Super Absorbent Polymers
Posted 17 January 2008 - 03:06 AM
Previous threads on the subject:
Q. What are Super Absorbent Polymers?
A. Super Absorbent Polymers or SAPs are crystals that expand and form a jelly like substance when they come into contact with water. Their ability to absorb water is phenomenal. SAPs expand as they absorb moisture to several times their original diameter.
Q. Are Super Absorbent Polymers like Humidification Beads?
A. No. Beads have a set humidification point. SAPs do not. Beads are designed to regulate humidity, while SAPs continue to give off moisture all the time.
Q. Why would I want to mess with this stuff if itís not as simple to use as Beads?
A. The ideal usage for SAPs is as an alternative for floral foam. Foam tends to wear out and it can become quite expensive to buy replacement cartridges. SAPs do not wear out. They retain more moisture than the typical floral foam that comes prepackaged in a hydra or cigar oasis cartridge. SAPs are cheap and a small amount will last you a lifetime.
Q. Do I have to have a Cigar Oasis or a Hydra to use SAPs in my humidor?
A. The simple answer is yes. SAPs can be used in travel humidors as a substitute for floral foam, but it is not recommend that you use them in your humidor. The reason why SAPs work so well in conjunction with a Cigar Oasis or Hydra is because both of these devices require active electronic humidification to work. (i.e. a fan must turn to spread and regulate humidity).
Q. Mold was a constant issue in my floral foam cartridge. Will this solve the problem?
A. Not on its own. SAPs are just as prone to mold growth as the floral foam, but it is much easier to control and monitor. Every so often, add a cap full of 100 proof vodka to prevent mold growth. PG solution will work as well.
Q. How often will I have to refill SAPs?
A. SAPs hold much more moisture than typical floral foam found in your cartridge. Most people use a spray bottle when they need to re-hydrate them.
Q. Can I use tap water with SAPs?
A. Possibly, but itís recommended to use distilled water
Q. Where can I get Super Absorbent Polymers?
A. A company called Watersorb currently sells SAPs. The minimum order is 2 pounds for $18 shipped via USPS priority mail.
Q. What amount of SAPs do I need to fill a cartridge?
A. Very little. SAPs expand massively. A little over a standard tablespoon of hydrated SAPs should be more than enough to fill a cartridge.
Pictorial of the process.
You will need:
A measuring cup
A mixing container
First, wash everything. Try not to handle the SAPs with your hands as you donít want to contaminate them and be the source of a mold outbreak. Measure out a small amount of SAPs, no more than a tablespoon or two into your container.
Add about 1 cup of distilled water to start.
The above picture shows SAPs first introduced to water.
The above picture shows SAPs after 30 minutes submerged in distilled water. I slowly added more distilled water until I had poured a total of two cups into the bowl.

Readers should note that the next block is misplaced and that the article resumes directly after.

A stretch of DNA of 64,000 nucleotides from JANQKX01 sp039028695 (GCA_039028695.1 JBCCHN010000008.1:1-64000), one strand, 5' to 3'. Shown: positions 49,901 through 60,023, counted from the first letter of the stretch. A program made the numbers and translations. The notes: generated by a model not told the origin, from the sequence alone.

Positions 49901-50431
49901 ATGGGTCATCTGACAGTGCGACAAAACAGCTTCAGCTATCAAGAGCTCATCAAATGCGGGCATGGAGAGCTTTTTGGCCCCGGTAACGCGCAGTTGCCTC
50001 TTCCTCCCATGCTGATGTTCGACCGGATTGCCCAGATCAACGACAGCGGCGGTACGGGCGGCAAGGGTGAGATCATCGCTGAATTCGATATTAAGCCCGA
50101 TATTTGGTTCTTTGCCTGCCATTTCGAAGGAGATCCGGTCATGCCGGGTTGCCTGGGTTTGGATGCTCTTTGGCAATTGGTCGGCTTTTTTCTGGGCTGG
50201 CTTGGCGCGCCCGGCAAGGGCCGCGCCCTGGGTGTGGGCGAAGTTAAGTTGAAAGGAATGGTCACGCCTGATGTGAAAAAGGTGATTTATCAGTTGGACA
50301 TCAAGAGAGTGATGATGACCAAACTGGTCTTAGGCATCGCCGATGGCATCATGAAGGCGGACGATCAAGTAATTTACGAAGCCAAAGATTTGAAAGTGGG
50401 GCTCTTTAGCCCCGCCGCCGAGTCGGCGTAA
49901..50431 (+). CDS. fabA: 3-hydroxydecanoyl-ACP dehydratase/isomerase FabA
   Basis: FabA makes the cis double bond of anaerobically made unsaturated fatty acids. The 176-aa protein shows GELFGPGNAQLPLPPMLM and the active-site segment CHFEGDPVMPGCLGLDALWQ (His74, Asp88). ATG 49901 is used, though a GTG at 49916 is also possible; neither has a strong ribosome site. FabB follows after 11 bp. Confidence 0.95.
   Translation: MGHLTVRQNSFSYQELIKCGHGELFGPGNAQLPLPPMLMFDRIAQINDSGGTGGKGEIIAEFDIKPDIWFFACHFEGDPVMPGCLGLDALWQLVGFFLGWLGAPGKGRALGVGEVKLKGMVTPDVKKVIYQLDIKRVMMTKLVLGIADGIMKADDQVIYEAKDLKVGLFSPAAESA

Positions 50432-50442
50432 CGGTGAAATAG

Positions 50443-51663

The above picture shows SAPs hydrated for about 4 hours. They are now ready to go into the hydra cartridge.
Remove the floral foam with a knife. This took me under five minutes. After you have removed all the foam wash out the cartridge with hot soapy water and let sit until dry. Check the inside to make sure no foam remains. WARNING: Removing the floral foam from your hydra will most likely void the warranty. If something breaks on your unit, then it maybe smart to order a replacement foam cartridge for $12 to ship with the unit so you donít void the warranty.
I used a spoon and added the hydrated SAPs to the cartridge. I had to pack them in toward the end so all of them could fit. *Quarter and knife used for scale.
This was very simple to do. This is a low cost and low maintenance way to augment your hydra humidification system.
* Hydra review to follow.
Posted 17 January 2008 - 07:07 AM
Read your article it seems like it could be
Posted 17 January 2008 - 08:29 AM
Posted 17 January 2008 - 09:09 AM
The only thing I can add is that superabsorbent polymers are a class of materials found in many products. In fact, diapers (from infant models to adult incontinence underpants) are filled with this stuff which is typically cross-linked polyvinylacrylate/pv-alcohol/cellulose. Just for fun, I've held a diaper under the tap to see how much water it can hold and was amazed. When I tore open the full diaper, it was brimming with swollen, jelly-like beads of the SAP. Recently, a diaper had fallen into the laundry pile and I washed it along with the baby clothse. Of course the thing broke open and the clothes and washing machine were littered with the little beads.
Edited by Ginseng, 17 January 2008 - 09:12 AM.
Posted 18 January 2008 - 02:00 AM
Posted 16 February 2008 - 08:01 AM
Posted 08 March 2008 - 08:18 PM
Posted 03 April 2008 - 02:53 AM
How often do I need to drink the Stolis? And a cap full sounds a bit stingy to my way of thinking!
Thanks for the info!
Posted 17 April 2009 - 07:03 PM
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